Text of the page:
Obviously, we all have dreams and ambitions and goals, and probably my biggest is to manage Aston Villa. It’s something that would just be a dream come true one day, and having Dean Smith at the helm kind of makes it feel like it’s there, it’s tangible, it’s reachable.

NM: I feel exactly the same way. I think one of the biggest stories for us at Cambridge this year – we’re on the verge of getting promoted, fingers crossed – but our Coach, Mark Bonner, he’s a Cambridge guy, he started coaching in the Academy and he’s moved all the way up to be the First Team coach, and you feel it with him, the passion he has for the club, and I think it rubs off on everybody else, the players that have been there for quite a few years and those that have arrived more recently. There’s just something about that where you have that connection, and it pushes the club on. 

ML: You care more, when you’re a fan of the club and you love the club and it’s in your blood, you care more, so you’re naturally going to go above and beyond for it. The fans that it connects you to, because you’re a fan yourself, you’re kind of living the dream for all the fans there. Failure’s not an option when you love the club, and I think the fans realize that.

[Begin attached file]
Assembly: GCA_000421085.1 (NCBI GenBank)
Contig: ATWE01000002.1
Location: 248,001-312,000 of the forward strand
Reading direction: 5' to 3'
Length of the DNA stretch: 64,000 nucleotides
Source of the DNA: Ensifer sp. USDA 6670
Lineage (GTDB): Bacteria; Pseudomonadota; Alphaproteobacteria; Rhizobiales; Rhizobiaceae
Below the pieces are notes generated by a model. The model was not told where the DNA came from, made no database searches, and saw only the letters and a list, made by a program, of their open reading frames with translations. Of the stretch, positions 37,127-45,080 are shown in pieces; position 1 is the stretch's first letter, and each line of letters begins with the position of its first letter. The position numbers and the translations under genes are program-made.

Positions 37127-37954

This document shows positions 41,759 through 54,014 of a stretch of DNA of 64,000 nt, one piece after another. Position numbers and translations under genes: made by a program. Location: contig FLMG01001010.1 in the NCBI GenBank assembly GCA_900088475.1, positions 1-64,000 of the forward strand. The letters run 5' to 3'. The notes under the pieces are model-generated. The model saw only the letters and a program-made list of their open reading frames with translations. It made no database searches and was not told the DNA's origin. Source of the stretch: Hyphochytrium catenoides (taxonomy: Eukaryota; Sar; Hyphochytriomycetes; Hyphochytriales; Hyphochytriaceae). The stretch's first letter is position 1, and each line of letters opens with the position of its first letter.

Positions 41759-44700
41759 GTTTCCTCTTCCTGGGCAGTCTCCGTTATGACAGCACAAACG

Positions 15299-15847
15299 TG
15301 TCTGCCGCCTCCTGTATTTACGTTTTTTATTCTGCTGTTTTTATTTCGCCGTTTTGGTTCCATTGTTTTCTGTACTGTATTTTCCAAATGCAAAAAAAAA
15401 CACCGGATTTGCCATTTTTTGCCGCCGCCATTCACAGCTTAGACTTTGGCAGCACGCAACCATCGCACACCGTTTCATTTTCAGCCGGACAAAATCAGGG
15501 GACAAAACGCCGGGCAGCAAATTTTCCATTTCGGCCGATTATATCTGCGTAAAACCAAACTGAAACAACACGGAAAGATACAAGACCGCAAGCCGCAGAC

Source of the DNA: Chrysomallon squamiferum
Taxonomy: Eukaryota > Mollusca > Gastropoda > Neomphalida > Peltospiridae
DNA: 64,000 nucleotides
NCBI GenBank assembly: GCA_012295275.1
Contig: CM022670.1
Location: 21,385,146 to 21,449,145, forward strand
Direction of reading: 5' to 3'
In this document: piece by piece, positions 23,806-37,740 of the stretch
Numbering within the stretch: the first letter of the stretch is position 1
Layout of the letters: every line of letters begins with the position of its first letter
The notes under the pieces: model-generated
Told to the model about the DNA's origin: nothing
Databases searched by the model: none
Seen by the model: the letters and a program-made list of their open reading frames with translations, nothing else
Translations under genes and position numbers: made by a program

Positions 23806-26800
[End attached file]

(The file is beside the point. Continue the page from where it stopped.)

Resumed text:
NM: There are so many people who have a passion for the game, how early on did you know you wanted to pursue something serious career-wise in soccer?

ML: Pretty early. We all grow up in England, in Europe, wanting to be a professional soccer player, it’s just as a boy playing at a good level in professional academies, it’s the dream, and it’s something that you want to do because you see how good it is and you want to be involved in football, but I think for me I wanted to be a pro until I was about 16 or 17, and then I had my first taste of coaching, and it was just in schools, working with 6-, 7-, 8-year-olds, just after school, that type of thing. I actually fell in love with the coaching side of it more than the playing very early on, I was still pursuing the playing side at a high level, getting paid to play, trying to kick on and get to the top level in terms of playing, but there was always this nagging feeling that I actually enjoyed the coaching side more.

I always knew I wanted to be in the game, but it wasn’t until I got to 16 or 17 that I actually knew what that meant, it didn’t mean being a player at the highest level, it meant being a coach at the highest level, and going through that process early on helped me as I’m still a young coach, but I have a lot of experience because I knew at 16 or 17 that this was what I wanted to do. 

NM: I saw an interesting quote this offseason from Neill Collins, one of your contemporaries in the Championship, and he had a very long playing career, but he basically said that he always felt like he was a coach who was playing, rather than a player.